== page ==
Medication Information Leaflet
Quetiapine belongs to a class of medications known as atypical (second-generation) antipsychotics. It is used to treat and prevent the return of symptoms in Schizophrenia and other mental health related conditions such as:
Hearing, seeing or sensing things that are not real
Having mistaken beliefs
Being overly suspicious
It can also be used to treat symptoms in bipolar disorder such as:
Overly excited mood
Increased activity and energy
Quetiapine may be used for other conditions. Check with your healthcare professional if you are unsure why you are given this medication.
Follow the directions on your medication label and take the medication as prescribed by your doctor. Quetiapine may be taken with or without food.
If you are taking Quetiapine XR (extended-release) tablet, swallow the tablet whole - Do not split, crush or chew.
Quetiapine needs to be taken regularly for a few weeks before you feel its full benefits. You should not stop taking this medicine even if you do not feel better at the beginning. Continue to take this medicine even after you feel better to prevent your symptoms from returning.
Do check with your doctor on how long you will have to be on this medication.
Do not stop taking your medication without checking with your healthcare professional.
If you forget to take a dose, take it as soon as you remember. However, if it is almost time for your next dose, skip the missed dose. Then take the next dose at your usual timing. Do not take two doses to make up for the missed dose.
Inform your healthcare professional if:
You are allergic to this medication or any of the other ingredients of this medication
You are pregnant, planning to become pregnant, or breastfeeding. If you are pregnant and/or breastfeeding, your doctor would have discussed the potential benefits and side-effects with you and should you have further questions or concerns, do consult your doctor.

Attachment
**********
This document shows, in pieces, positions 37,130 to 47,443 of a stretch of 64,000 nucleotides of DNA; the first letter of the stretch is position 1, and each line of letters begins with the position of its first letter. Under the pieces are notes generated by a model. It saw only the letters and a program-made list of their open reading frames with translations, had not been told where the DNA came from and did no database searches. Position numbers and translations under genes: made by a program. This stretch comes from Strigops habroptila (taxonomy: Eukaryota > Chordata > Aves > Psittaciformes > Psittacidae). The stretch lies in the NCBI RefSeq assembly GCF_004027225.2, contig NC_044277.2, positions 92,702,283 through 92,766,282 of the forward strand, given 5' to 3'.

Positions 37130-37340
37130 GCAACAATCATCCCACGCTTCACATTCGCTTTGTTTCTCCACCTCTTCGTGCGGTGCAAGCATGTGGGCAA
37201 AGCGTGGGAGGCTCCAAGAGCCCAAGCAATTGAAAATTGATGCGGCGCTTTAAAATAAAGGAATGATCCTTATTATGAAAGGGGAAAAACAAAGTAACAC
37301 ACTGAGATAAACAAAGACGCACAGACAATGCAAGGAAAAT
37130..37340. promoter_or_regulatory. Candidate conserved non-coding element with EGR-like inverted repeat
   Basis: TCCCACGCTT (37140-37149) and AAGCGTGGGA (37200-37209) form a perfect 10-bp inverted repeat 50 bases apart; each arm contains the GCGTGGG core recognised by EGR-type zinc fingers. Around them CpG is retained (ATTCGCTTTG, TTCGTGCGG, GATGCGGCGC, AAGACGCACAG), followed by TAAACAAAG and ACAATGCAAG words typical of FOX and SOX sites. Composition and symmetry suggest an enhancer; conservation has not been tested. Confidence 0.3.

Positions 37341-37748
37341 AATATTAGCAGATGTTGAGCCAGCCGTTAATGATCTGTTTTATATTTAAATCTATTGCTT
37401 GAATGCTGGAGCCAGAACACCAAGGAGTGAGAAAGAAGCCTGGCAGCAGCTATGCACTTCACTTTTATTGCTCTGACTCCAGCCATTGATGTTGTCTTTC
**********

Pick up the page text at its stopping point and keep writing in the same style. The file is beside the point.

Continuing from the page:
You are taking any other medications including over the counter medications, supplements, traditional Chinese medicine and herbal remedies. Some of them may affect how this medication works or cause serious drug interactions.
You have diabetes. Quetiapine may sometimes worsen blood sugar control in diabetes. Maintain regular check-ups with your doctor.
You have or have ever had:
In some cases, particularly in young people below the age of 25 years, this medication may cause the following changes to a person’s mental condition, especially in the first few weeks of treatment or during dose changes:
New or worsening thoughts of harming yourself or ending your life
Worsening agitation, restlessness, violent behaviour, or
Other changes in mood or behaviour
Please inform your doctor as soon as possible, or for your family or caregiver to inform your doctor if you are unable to seek treatment on your own.
Do not stop taking this medication on your own without discussing with your doctor.
It is important to note that your doctor has prescribed this medication as he/ she feels you will benefit more from taking this medication over the possible risks that it may cause, which have a low chance of occurring, and most people take this medication without any of such problems.
The mentioned side effects generally affect up to 10% of patients.